Under certain circumstances, a border search for illegal aliens may justify use of a roving border patrol. A roving border patrol may stop a vehicle in the general area of the border and question its occupants if “specific articulable facts” give rise to reasonable suspicion that the vehicle may contain illegal aliens. The officer who stops the vehicle may inquire about citizenship, immigration status, and suspicious circumstances, but any further detention or search must be based on consent or probable cause.
Searches at Sea. Coast Guard and customs officers are authorized by statute to board any vessel in U.S. territorial waters to conduct routine document and safety inspections, without a warrant or suspicion of criminal activity, if the vessel is subject to the jurisdiction or operation of U.S. law. Such document and safety inspections are limited to examining documents, visiting the vessel's public areas, examining safety equipment, and entering the hold to obtain the main beam number. Once on board a vessel, if officers develop reasonable suspicion of illegal activity, the officers can expand the search or seize the vessel. Statutes authorizing searches at sea generally do not limit how frequently an individual vessel can be searched. Warrantless document and safety inspections may be conducted even if the inspectors also suspect criminal activity.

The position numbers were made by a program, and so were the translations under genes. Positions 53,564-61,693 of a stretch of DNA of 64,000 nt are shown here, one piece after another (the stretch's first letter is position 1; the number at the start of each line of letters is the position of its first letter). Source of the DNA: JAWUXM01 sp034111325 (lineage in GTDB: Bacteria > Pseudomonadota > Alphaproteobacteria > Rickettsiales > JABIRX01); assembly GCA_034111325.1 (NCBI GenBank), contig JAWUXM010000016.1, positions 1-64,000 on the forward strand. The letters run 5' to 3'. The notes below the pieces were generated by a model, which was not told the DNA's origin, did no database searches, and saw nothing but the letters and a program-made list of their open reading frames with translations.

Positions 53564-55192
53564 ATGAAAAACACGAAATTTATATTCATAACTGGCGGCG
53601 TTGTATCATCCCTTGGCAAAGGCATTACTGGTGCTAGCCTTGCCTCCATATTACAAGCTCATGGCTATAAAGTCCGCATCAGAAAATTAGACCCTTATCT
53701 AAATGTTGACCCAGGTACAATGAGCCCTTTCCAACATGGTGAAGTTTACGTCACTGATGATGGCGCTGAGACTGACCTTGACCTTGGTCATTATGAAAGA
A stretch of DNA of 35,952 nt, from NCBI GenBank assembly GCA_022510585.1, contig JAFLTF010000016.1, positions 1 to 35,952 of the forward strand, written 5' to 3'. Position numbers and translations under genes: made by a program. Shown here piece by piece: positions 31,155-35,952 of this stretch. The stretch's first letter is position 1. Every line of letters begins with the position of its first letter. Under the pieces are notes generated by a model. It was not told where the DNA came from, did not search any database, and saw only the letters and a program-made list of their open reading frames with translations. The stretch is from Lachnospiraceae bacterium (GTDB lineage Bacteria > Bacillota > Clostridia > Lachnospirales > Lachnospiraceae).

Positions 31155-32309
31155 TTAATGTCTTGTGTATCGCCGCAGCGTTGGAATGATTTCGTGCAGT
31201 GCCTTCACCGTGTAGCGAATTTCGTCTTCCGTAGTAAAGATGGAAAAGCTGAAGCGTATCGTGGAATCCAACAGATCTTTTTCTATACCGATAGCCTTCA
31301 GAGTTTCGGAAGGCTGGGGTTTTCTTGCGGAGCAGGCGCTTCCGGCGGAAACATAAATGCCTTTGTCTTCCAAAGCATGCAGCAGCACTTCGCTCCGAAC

Because there is a reasonable expectation of privacy for nonpublic areas of the vessel with limited common access, warrantless searches that extend beyond document and safety inspections require some particularized suspicion of wrongdoing. Limited searches of domestic vessels beyond document and safety inspections require reasonable suspicion of criminal activity, while full “stem-to-stern” searches require probable cause.
Customs officials are authorized to conduct document and safety inspections of foreign or domestic vessels located (1) in the United States, (2) within customs waters, (3) within a “customs-enforcement area,” or (4) in any “other authorized place.” Customs officers are not generally authorized to search vessels on the high seas. However, they are authorized to board and examine a “hovering vessel” wherever it is found, including on the high seas. Customs officers may also pursue a fleeing vessel beyond customs waters if the vessel was originally hailed within customs waters.
Because Coast Guard officers are considered customs officers, they may act pursuant to the statutory authority granted to customs officials. Unlike other customs officials, however, the Coast Guard may conduct inspections of vessels under the jurisdiction of the United States on the high seas.
Foreign vessels within U.S. territorial waters may also be boarded for document and safety inspections without reasonable suspicion of criminal activity. Coast Guard officers may board and search a foreign vessel on the high seas if they have reasonable suspicion that the vessel is subject to U.S. jurisdiction and has violated U.S. law, or if the flag state of the vessel consents. Government officials may board a “vessel without nationality” to determine its true identity. Additionally, true “vessels without nationality” may be treated as if they are U.S. vessels, and they are subject to U.S. jurisdiction and laws.